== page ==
# A Review of Tank Model and Its Applicability to Various Korean Catchment Conditions

^{1}

^{2}

^{3}

^{*}

## Abstract

**:**

^{2}. In addition, three optimization algorithms—dynamically dimensioned search (DDS), robust parameter estimation (ROPE), and shuffled complex evolution (SCE)—are selected to test whether the model parameters can be optimized consistently within a narrower range than the uncertainty bounds. From the uncertainty analysis, it is found that there is limited success in refining the priori distributions of the model parameters, indicating there is a high degree of equifinality for some parameters or at least there are large numbers of parameter combinations leading to good solutions within model’s uncertainty bounds. Out of the three optimization algorithms, SCE meets the criteria of the consistency best. It is also found that there are still some parameters that even the SCE method struggles to refine the priori distributions. It means that their contribution to model results is minimal and can take a value within a reasonable range. It suggests that the model may be reconceptualized to be parsimonious and to rationalize some parameters without affecting model’s capacity to replicate historical flow characteristics. Cross-validation indicates that sensitive parameters to catchment characteristics can be transferred when geophysical similarity exists between two catchments. Regionalization can be further improved by using a regression or geophysical similarity-based approach to transfer model parameters to ungauged catchments. It may be beneficial to categorize the model parameters depending on the level of their sensitivities, and a different approach to each category may be applied to regionalize the calibrated parameters.

## 1. Introduction

^{2}. In Section 4, the calibrated sets of parameters and their corresponding results are viewed in conjunction with the model uncertainty and the sensitivity of the model’s parameters. Model validation and cross-validation are also presented in this section. Key findings and future work are discussed in Section 5.

## 2. Tank Model

## 3. Model Uncertainty and Optimization Algorithms

#### 3.1. Model Uncertainty Estimation

#### 3.2. Dynamically Dimensioned Search (DDS)

- Define a maximum number of iterations, $I$.
- Populate an initial set of $N$ parameters, ${X}_{N}=\left({x}_{1},{x}_{2},\cdots ,{x}_{N}\right)$.
- Calculate hydrologic performance $F\left({X}_{N}\right)$ and allocate the best performing set to ${F}^{\mathrm{best}}$ and ${X}^{\mathrm{best}}$.
- Generate a random number for each parameter space and select all parameter sets for perturbation when their random numbers are bigger than $P\left(i\right)=1-\mathrm{ln}\left(i\right)/\mathrm{ln}\left(I\right)$, where $i$ is the current iteration.
- Generate ${x}_{j}^{*}$ by perturbate ${x}_{j}^{best}$ for the selected parameters from Step 4 with a standard normal random variable of $N\left(0,1\right)$ as ${x}_{j}^{*}={x}_{j}^{best}+{\delta}_{j}N\left(0,1\right)$, where $j=1,2,\cdots ,M$, ${\delta}_{j}=r\left({x}_{j}^{\mathrm{max}}-{x}_{j}^{\mathrm{min}}\right)$, $r$ is the parameter determining the perturbation range and $M$ is the total number of the parameter sets selected in Step 4.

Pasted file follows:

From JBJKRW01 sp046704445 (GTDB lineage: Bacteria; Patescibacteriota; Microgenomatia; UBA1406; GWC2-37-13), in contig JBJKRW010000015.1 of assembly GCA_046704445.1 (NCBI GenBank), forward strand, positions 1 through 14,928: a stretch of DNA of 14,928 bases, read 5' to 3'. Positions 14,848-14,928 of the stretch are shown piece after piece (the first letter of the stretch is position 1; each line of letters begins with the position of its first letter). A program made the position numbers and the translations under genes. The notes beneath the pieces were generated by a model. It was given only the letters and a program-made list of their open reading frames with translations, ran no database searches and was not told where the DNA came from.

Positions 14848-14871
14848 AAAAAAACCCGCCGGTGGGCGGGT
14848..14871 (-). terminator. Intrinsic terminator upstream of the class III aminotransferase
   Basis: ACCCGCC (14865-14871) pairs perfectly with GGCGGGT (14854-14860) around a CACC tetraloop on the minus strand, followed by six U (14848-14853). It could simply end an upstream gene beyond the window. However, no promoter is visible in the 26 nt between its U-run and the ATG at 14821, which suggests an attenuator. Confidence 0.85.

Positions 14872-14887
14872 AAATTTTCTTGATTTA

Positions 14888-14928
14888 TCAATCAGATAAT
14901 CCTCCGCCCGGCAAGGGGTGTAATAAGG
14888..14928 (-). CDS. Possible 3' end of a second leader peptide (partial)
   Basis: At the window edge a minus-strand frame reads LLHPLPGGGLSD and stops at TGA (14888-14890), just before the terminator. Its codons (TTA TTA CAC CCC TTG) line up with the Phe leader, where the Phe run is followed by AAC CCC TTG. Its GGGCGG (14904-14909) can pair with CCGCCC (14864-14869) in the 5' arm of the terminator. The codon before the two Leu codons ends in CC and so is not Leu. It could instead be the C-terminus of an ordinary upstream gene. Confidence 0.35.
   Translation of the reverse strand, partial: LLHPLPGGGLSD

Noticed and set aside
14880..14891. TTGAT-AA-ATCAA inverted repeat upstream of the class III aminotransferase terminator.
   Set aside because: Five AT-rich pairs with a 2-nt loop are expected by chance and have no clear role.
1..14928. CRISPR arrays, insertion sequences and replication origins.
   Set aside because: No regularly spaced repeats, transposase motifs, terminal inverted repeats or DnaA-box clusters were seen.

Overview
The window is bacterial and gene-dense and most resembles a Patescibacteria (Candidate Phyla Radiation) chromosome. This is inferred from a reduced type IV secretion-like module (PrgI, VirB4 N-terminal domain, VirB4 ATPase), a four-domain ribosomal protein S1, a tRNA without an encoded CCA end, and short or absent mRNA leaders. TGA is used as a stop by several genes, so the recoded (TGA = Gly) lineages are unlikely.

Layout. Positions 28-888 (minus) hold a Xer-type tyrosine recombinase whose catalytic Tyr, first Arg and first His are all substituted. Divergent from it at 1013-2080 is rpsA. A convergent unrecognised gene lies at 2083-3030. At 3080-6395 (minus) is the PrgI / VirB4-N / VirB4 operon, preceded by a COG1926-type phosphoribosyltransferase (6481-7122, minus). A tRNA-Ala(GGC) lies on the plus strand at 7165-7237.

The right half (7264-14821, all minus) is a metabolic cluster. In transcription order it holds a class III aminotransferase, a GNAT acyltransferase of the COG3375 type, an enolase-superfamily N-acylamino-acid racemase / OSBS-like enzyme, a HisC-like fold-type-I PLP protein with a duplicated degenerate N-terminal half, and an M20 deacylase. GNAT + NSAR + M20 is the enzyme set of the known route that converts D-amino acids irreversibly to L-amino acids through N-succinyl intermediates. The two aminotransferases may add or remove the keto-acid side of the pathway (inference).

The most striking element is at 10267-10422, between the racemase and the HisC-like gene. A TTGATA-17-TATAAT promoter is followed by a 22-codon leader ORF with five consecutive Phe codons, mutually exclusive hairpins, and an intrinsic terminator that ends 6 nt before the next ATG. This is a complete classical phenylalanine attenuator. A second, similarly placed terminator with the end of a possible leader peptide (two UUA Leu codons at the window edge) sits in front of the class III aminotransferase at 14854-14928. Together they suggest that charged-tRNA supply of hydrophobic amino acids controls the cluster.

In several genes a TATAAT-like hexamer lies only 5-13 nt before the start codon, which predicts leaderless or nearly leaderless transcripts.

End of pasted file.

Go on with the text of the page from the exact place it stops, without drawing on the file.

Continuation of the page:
- ${F}^{\mathrm{best}}=F\left({X}^{*}\right)$ and ${X}^{\mathrm{best}}={X}^{*}$, if $F\left({X}^{*}\right)>{F}^{best}$.
- Go to Step 4 until the predefined maximum iteration is reached.

#### 3.3. Robust Parameter Estimation (ROPE)

- Select random $N$ data sets, ${X}_{N}$.
- Measure their hydrological performances.
- Select best performing sets (10% of the initial sets), ${X}_{N}^{*}$.
- Calculate the depths of every point in ${X}_{N}$ with respect to ${X}_{N}^{*}$.
- Generate $M$ random parameter sets, ${Y}_{M}$ such that the sets have higher depths with respect to ${X}_{N}^{*}$.
- Replace ${X}_{N}$ with ${Y}_{M}$.
- Repeat Steps 2–6 until the performance from two samples are not significantly different or specified maximum iteration numbers are exceeded.

#### 3.4. Shuffled Complex Evolution (SCE)

- Generate $s$ samples using a uniform probability distribution from users defined bounds.
- Sort performances of the samples in increasing order.
- Divide the samples into $p$ partitions with $m$ points in each partition in a way that the n
^{th}partition contains every $\left(p\left(k-1\right)+n\right)$ ranked point, where $k=1,2,\cdots ,m$. - Evolve each complex based on the competitive complex evolution (CCE, [35]).
- Combine the evolved points into a single sample then repeat Steps 2–5 until convergence criteria are satisfied.

## 4. Application

^{2}where annual average rainfall of 1200~1600 mm per year is received on mountainous terrain leading to a high yield of runoffs.

#### 4.1. Parameter Sensitivity and Uncertainty

^{2}, Bias and NSE) mentioned earlier are used to develop posterior distributions for the GLUE approach. R

^{2}measures the deviation of modeled and observed data sets and is defined as:

^{6}parameter sets are created randomly in a uniform distribution. Simulated results using the initial parameter sets are compared with observed discharges by using the three performance measures. All parameter sets resulting in the performance measures within acceptable ranges are kept for developing posterior distribution. The acceptable ranges in this study are defined as ${R}^{2}>0.7$, $-15{\mathrm{m}}^{3}/\mathrm{sec}\le \mathrm{Bias}\le 15{\mathrm{m}}^{3}/\mathrm{sec}$ and $\mathrm{NSE}>0.5$.